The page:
Kenya’s Mr Bishar Hussein seeks backing from over 50 member countries of the Universal Postal Union (UPU) for a new term as his current one as director-general ends on December 31.
The near end of his four year tenure at the top UN agency has opened the stage for intense lobbying.
Mr Hussein’s leadership is important to Kenya’s struggling Postal Corporation of Kenya (PCK) which is strategically placed to transform from UPU’s advisory services.
The UPU provides advisory services to the 192-member countries, Kenya included. It binds the countries by treaties and offers financial assistance and infrastructure to local postal services such as the PCK.
“Our reach and footprints in many parts of the world makes us able to provide financial inclusion in various ways as well as digital inclusion. UPU is developed against the concepts of innovation, integration and inclusion, applied to all 192 member countries,” said Mr Hussein in an interview on Thursday.
Mr Hussein’s re-appointment would mean that “UPU 2020 vision and strategy”, a plan that ensures digital inclusion in the global postal and courier sector, is adopted.
As the brainchild for this transformative plan, he is keen to ensure its success.
Mr Hussein, the first-ever African to hold the position since establishment in 1874, was former postmaster general of the PCK and ambassador to Abu Dhabi.
He has also chaired UPU Council of Administration between 2008-2012.
He told the Sunday Nation that he would want to serve a second term because it has been the norm among all his predecessors.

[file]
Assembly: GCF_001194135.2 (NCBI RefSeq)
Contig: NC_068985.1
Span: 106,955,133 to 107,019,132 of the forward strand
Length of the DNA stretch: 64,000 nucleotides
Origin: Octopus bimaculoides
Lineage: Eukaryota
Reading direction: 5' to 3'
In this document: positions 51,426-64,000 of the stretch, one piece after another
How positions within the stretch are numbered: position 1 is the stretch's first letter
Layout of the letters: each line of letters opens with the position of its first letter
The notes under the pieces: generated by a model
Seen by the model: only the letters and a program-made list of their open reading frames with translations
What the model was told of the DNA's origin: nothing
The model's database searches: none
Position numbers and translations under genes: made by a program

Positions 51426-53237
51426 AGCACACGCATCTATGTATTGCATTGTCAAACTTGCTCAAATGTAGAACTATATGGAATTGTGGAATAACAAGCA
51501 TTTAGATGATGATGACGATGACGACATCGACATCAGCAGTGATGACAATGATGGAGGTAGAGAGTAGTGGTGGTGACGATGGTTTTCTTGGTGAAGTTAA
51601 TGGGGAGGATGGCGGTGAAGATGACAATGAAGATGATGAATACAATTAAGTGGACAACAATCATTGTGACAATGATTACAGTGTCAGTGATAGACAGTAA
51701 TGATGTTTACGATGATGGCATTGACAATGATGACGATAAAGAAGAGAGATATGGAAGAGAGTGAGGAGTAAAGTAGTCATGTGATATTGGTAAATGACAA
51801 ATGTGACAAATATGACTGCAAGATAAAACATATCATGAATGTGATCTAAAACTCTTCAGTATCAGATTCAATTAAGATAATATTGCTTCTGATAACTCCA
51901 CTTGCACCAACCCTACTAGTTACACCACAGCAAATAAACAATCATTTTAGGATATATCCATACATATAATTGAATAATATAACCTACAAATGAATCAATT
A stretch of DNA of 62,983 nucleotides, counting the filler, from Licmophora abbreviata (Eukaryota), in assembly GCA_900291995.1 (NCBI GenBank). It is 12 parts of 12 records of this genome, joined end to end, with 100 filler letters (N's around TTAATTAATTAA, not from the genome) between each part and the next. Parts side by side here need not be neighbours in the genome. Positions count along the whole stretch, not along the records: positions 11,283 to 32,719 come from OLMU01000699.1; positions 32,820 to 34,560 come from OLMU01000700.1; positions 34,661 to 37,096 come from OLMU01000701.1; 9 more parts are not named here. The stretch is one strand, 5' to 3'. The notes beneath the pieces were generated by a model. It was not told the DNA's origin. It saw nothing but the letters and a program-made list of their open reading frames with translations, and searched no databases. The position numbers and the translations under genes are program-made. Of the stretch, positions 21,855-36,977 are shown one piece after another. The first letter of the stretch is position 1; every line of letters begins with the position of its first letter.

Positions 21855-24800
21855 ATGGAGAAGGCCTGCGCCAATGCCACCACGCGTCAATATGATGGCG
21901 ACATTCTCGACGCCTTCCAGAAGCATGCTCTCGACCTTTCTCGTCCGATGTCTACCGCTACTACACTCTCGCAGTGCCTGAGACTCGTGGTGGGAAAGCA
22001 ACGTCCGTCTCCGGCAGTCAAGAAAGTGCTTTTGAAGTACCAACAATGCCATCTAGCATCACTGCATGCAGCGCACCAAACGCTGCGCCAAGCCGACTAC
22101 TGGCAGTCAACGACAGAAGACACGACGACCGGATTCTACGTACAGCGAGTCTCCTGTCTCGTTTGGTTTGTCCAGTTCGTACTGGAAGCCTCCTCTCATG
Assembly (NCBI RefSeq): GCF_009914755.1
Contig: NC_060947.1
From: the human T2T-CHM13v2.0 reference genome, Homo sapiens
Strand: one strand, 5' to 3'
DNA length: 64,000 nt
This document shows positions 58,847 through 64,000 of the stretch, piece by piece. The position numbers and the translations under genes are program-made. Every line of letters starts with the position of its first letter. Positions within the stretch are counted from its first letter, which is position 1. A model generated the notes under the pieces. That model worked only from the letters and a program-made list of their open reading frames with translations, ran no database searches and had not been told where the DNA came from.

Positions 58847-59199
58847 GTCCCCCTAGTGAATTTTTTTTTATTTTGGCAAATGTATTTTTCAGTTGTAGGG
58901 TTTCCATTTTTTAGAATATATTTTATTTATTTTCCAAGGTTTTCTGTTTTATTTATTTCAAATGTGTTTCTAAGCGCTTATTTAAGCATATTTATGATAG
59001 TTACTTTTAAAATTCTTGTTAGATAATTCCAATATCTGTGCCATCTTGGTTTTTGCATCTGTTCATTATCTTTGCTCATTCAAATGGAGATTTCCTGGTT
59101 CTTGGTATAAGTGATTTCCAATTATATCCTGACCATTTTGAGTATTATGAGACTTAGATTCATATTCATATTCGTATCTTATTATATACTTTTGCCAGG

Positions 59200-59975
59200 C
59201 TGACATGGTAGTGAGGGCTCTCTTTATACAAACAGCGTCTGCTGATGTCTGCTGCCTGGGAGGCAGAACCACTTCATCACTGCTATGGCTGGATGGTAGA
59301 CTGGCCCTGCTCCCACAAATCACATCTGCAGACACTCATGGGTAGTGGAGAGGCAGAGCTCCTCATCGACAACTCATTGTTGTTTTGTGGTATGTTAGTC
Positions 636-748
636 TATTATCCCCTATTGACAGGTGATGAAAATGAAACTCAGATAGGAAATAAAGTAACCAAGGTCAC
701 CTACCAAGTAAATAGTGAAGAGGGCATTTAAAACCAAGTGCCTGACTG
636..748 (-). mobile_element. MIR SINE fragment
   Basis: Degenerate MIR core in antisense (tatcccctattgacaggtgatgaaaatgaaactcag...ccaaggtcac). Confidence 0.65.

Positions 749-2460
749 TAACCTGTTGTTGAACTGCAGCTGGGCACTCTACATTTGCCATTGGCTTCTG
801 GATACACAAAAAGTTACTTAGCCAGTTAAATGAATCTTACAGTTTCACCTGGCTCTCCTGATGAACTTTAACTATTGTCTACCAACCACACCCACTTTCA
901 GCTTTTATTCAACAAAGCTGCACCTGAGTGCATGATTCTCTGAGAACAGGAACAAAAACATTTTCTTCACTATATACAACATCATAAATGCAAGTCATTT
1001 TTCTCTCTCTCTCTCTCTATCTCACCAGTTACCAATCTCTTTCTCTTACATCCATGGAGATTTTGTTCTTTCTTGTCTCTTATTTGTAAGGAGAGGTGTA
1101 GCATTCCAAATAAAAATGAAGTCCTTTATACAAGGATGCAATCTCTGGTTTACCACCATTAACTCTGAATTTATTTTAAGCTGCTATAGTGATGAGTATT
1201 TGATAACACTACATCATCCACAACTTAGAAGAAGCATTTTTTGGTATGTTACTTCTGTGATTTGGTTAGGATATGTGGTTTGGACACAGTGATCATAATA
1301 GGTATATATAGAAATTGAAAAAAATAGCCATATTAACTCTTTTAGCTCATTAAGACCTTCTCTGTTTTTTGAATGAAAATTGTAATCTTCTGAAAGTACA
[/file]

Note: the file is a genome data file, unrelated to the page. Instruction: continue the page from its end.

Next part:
He is also keen to see the adoption of the vision 2020 UPU concept, his creation, that proposes the transformation of the sector.
His re-election comes at a time when the Communications Workers’ Union has placed a request before President Uhuru Kenyatta for reconstitution of PCK, stating that it is on the verge of collapse.
The sector experienced a slow death with the introduction of technology firms and mobile gadgets that eased communication.
PCK has tried to surge above the challenges as it fights to be relevant in a technology-dominated market, in vain.
Recent Communications Authority statistics show a decline in the sector’s revenue with the number of letters sent locally declining marginally by 0.3 per cent to 16.73 million during the quarter (January to March 2015), down from 16.78 million letters sent in the preceding quarter.
Foreign Affairs Cabinet Secretary Amina Mohammed has been drumming up support for Mr Hussein during her diplomatic meetings.
At Geneva diplomatic meetings held late February, Ms Mohammed held intensive campaigns to ensure support for Hussein to run for a second term.